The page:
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Mississippi Policy

Updated As Of: April 4, 2017

Mississippi does not provide in-state tuition to undocumented students. DACA residents can qualify for in-state tuition at community colleges.
  • HB 88, introduced in 2006, would have extended in-state tuition eligibility to undocumented students.
  • HB 101, introduced in 2005, would have extended in-state tuition eligibility to undocumented students.
  • HB 445 was introduced in 2012. If passed, it would have extended in-state tuition eligibility to undocumented students, but it died in committee.
  • HB 212 was introduced in January 2017. If passed, it will provide in-state tuition to undocumented students if they have resided in Mississippi for 5 years, filed Mississippi state taxes for at least one year before enrolling, filed an affidavit to confirm they are not in removal proceedings, and will file a petition to become a permanent resident.
  • HB 488, introduced in 2012, would have required all state agencies to fully cooperate with enforcement of federal immigration laws if passed.
  • SB 2988, passed in 2008, requires all workers to be verified as legal citizens or immigrants through the status verification system.
  • HB 600, introduced on January 8, 2017, would have prevented universities from becoming sanctuary campuses, and undocumented students would be denied admission to universities and not be eligible for any sort of financial aid. This bill failed on January 31 2017.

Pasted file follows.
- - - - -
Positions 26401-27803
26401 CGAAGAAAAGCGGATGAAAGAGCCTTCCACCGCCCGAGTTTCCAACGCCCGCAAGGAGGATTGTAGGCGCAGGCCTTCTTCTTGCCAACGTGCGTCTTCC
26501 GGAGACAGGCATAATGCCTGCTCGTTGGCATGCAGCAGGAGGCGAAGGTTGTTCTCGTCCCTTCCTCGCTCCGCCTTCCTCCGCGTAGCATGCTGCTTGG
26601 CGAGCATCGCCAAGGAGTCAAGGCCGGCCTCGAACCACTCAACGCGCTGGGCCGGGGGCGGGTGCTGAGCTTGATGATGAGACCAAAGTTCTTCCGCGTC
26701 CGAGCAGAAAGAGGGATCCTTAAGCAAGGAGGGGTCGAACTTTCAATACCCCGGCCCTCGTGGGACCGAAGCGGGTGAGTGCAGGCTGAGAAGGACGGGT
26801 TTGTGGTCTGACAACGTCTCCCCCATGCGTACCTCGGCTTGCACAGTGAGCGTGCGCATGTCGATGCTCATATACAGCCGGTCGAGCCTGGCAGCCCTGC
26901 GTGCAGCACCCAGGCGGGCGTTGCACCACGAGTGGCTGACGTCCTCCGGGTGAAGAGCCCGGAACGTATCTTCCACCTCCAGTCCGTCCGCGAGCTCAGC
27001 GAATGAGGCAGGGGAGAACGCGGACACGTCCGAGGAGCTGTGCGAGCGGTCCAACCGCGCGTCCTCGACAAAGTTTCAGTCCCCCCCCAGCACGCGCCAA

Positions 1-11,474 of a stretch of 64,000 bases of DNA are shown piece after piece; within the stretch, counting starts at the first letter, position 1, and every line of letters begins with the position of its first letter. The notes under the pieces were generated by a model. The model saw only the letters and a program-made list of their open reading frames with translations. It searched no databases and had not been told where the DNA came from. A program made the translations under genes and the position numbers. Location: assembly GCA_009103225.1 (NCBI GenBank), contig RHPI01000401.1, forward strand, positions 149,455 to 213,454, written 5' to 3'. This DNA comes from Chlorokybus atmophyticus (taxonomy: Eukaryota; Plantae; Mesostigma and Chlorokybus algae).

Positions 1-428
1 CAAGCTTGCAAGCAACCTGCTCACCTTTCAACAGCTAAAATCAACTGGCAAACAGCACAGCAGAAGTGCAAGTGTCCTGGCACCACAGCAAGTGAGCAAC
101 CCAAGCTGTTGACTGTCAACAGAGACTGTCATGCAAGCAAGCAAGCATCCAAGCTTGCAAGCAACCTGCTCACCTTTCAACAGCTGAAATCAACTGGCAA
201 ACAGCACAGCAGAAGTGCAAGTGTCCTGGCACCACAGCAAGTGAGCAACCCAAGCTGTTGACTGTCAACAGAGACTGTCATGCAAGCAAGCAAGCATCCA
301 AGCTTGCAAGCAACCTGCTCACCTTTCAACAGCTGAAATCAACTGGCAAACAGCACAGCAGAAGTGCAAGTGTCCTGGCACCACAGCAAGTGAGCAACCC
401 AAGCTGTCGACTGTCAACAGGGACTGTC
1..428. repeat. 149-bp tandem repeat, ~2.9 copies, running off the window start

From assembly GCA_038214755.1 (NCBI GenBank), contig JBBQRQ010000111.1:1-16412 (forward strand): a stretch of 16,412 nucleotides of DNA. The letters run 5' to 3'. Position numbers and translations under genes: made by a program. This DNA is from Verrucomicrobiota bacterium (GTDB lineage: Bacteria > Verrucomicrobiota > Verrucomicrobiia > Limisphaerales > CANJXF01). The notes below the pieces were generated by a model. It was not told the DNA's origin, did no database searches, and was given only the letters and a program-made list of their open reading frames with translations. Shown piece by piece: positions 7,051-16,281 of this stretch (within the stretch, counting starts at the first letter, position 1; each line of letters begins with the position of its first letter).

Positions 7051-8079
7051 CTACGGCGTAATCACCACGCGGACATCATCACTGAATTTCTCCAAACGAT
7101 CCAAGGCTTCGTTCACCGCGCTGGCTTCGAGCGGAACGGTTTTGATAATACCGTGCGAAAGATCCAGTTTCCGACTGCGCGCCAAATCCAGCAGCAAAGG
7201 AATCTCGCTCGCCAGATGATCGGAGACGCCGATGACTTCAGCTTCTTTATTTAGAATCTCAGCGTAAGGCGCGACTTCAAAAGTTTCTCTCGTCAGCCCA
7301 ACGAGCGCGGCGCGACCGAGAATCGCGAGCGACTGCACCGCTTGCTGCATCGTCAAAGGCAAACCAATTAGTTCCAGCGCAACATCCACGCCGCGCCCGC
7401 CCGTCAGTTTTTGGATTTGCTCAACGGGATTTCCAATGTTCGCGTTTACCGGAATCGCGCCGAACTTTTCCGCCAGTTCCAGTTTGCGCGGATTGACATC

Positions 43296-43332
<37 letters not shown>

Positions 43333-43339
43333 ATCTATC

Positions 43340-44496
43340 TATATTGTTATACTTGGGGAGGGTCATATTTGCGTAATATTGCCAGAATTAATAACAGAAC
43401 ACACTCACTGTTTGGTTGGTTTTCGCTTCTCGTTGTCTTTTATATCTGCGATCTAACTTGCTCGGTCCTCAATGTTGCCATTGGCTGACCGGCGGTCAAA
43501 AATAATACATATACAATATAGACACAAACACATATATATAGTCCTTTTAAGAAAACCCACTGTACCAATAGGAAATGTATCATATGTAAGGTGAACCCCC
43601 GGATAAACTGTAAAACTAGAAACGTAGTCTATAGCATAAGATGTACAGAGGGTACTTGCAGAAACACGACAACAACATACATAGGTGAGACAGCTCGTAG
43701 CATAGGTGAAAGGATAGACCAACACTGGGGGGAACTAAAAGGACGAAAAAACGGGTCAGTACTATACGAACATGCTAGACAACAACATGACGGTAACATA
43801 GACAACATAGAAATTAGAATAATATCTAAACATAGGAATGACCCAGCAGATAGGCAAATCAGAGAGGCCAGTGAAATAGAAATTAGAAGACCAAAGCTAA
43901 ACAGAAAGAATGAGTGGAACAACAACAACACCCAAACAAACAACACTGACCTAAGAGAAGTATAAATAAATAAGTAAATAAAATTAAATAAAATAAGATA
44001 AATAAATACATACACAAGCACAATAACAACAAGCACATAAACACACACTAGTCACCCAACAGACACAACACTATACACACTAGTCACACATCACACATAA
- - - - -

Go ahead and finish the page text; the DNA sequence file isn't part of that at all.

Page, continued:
Federal law has been unsuccessful at addressing comprehensive access to postsecondary education for undocumented students. Despite efforts to pass the DREAM Act and comprehensive immigration reform, Congress has not addressed the current ambiguous language in IIRIRA regarding undocumented students' eligibility for educational benefits (i.e. in-state tuition and state-funded financial aid programs). Therefore, much of the policy activity regarding postsecondary access for undocumented students has shifted to state and system levels. As a result, state policymakers and higher education institutions take varied approaches to either broadening or restricting access to postsecondary education and educational benefits. Others states have yet to take formal action on this issue, leaving the decision to individual campus leaders.

Under the provisions of this ambiguous policy context, undocumented youth encounter contentious environments with policies that range from inclusive, restrictive, or unstipulated stances.

Inclusive: States with policies that explicitly grant in-state tuition and/or eligibility for public financial aid for undocumented students.

Restrictive: States with policies that explicitly deny eligibility for admission and/or in-state tuition for undocumented students.

Unstipulated: States that do not have stated policies that explicitly address undocumented student access to postsecondary education.

State and system policies are volatile and continuously changing. For the latest, please visit the uLEAD NewsdeskFor information specific to individual state context, click in the subheadings below.

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